Computer Vision Syndrome describes a group of eye and vision-related problems that result from prolonged computer use. Many individuals experience eye discomfort and vision problems when viewing a computer screen for extended periods. The level of discomfort appears to increase with the amount of computer use.
The most common symptoms associated with Computer Vision Syndrome (CVS) are
- blurred vision
- dry eyes
- neck and shoulder pain
These symptoms may be caused by:
- poor lighting
- glare on the computer screen
- improper viewing distances
- poor sitting posture
- uncorrected vision problems
- a combination of these factors
The extent to which individuals experience visual symptoms often depends on the level of their visual abilities and the amount of time spent looking at the computer screen. Uncorrected vision problems like farsightedness and astigmatism, inadequate eye focusing or eye coordination abilities, and ageing changes of the eyes, such as presbyopia, can all contribute to the development of visual symptoms when using a computer.
Many of the visual symptoms experienced by computer users are only temporary and will decline after stopping computer work. However, some individuals may experience continued reduced visual abilities, such as blurred distance vision, even after stopping work at a computer. If nothing is done to address the cause of the problem, the symptoms will continue to recur and perhaps worsen with future computer use.
How is computer vision syndrome treated?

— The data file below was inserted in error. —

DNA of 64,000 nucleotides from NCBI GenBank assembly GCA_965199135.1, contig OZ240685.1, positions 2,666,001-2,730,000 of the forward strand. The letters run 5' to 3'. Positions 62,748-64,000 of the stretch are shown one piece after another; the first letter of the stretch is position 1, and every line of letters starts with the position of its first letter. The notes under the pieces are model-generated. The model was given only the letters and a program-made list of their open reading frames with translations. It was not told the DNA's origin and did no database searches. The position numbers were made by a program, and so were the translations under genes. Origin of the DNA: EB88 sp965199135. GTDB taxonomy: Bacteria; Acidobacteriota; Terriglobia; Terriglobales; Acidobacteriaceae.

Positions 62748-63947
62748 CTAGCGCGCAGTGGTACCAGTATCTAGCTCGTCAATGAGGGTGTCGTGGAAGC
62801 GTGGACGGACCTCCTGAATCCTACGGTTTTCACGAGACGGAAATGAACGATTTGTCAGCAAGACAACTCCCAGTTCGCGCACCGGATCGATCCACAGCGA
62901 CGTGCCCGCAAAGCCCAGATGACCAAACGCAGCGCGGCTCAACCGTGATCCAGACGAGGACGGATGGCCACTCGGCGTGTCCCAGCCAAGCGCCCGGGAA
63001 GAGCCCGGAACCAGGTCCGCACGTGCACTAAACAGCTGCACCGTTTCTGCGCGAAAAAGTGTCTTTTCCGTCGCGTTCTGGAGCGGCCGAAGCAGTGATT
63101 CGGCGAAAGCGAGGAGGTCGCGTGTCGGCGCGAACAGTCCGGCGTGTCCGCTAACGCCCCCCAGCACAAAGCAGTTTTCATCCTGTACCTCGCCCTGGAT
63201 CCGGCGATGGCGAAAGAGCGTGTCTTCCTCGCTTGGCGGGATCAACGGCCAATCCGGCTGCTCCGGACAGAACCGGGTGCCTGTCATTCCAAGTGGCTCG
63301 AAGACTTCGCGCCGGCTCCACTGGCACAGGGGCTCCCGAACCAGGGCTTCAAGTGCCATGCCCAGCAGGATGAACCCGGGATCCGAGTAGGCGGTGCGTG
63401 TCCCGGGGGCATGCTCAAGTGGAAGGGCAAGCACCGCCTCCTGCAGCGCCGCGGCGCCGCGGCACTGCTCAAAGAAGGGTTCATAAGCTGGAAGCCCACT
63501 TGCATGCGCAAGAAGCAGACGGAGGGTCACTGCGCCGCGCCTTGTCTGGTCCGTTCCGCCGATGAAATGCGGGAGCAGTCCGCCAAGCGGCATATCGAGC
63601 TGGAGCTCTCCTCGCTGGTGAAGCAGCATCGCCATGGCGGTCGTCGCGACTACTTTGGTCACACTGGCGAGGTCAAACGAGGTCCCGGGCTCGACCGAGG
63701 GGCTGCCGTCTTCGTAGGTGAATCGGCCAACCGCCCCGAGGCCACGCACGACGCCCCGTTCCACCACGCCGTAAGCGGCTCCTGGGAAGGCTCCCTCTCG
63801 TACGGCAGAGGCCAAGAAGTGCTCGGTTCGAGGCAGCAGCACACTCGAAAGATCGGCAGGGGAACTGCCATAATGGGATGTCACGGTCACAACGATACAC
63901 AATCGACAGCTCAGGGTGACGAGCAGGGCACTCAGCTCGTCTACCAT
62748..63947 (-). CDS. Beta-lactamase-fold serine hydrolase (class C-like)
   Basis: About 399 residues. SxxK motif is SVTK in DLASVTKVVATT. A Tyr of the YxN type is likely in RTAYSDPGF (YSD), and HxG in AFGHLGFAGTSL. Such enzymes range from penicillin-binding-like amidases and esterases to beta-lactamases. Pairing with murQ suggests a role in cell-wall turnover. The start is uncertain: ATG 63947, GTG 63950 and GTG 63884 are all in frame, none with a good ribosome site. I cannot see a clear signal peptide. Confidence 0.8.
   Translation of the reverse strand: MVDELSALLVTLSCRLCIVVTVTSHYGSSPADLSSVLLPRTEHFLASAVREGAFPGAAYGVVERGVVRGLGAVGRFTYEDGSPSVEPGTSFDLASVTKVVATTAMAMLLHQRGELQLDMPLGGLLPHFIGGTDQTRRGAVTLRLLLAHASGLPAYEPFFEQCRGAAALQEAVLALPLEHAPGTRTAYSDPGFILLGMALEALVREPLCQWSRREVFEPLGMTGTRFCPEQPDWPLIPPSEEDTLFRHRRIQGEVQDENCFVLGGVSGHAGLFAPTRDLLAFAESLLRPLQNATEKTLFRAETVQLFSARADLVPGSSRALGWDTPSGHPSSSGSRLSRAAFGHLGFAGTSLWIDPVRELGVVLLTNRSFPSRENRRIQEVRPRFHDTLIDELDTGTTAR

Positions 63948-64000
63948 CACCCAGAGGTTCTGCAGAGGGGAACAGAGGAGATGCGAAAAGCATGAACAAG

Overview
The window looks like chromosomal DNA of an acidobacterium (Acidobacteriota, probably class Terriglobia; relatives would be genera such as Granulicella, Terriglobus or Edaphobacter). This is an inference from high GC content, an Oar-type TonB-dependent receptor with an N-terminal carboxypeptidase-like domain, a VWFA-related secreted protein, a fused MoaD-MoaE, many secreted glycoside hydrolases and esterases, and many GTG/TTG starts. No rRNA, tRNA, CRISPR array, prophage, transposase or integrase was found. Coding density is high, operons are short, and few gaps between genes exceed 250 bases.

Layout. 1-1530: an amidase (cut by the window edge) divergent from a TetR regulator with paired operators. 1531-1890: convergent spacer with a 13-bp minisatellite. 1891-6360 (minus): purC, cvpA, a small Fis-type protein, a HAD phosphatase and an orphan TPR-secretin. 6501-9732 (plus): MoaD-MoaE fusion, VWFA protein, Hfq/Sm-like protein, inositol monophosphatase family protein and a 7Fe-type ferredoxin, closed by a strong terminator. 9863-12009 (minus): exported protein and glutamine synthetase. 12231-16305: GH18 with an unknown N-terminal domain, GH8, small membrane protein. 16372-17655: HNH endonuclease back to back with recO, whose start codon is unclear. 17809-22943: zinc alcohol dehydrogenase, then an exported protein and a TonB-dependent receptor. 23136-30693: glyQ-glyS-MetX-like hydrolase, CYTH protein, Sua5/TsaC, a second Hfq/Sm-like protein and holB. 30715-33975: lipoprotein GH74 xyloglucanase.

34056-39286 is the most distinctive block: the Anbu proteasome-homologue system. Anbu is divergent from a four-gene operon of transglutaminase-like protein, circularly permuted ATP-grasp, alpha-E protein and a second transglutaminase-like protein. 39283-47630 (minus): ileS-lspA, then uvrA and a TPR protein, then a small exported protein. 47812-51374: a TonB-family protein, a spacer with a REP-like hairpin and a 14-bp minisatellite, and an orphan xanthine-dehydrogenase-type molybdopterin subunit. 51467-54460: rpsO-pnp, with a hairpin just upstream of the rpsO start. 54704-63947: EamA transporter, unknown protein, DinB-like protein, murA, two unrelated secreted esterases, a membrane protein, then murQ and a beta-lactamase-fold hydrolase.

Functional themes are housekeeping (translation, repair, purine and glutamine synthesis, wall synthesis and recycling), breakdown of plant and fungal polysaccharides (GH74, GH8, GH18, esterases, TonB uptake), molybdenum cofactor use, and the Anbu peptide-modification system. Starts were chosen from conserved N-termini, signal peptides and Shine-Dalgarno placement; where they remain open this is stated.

Certain changes in your workstyle might help.
- Lubrication– Use artificial tears frequently to lubricate your eyes and avoid discomfort
- Blue filters in glasses,Special lens designs, lens powers or lens tints or coatings may help to maximise visual abilities and comfort.
Viewing the Computer
- Lighting – Position the computer screen to avoid glare, particularly from overhead lighting or windows. Use blinds or drapes on windows and replace the light bulbs in desk lamps with bulbs of lower wattage.
- Anti-glare screens – If there is no way to minimize glare from light sources, consider using a screen glare filter. These filters decrease the amount of light reflected from the screen.
- Rest breaks – To prevent eyestrain, try to rest your eyes when using the computer for long periods. Rest your eyes for 15 minutes after two hours of continuous computer use. Also, for every 20 minutes of computer viewing, look into the distance for 20 seconds to allow your eyes a chance to refocus.
- Blinking – To minimize your chances of developing dry eye when using a computer, make an effort to blink frequently. Blinking keeps the front surface of your eye moist.
- Seating position – Chairs should be comfortably padded and conform to the body. Chair height should be adjusted so your feet rest flat on the floor. If your chair has arms, they should be adjusted to provide arm support while you are typing. Your wrists shouldn’t rest on the keyboard when typing.
Regular eye examinations and proper viewing habits can help to prevent or reduce the development of the symptoms associated with Computer Vision Syndrome.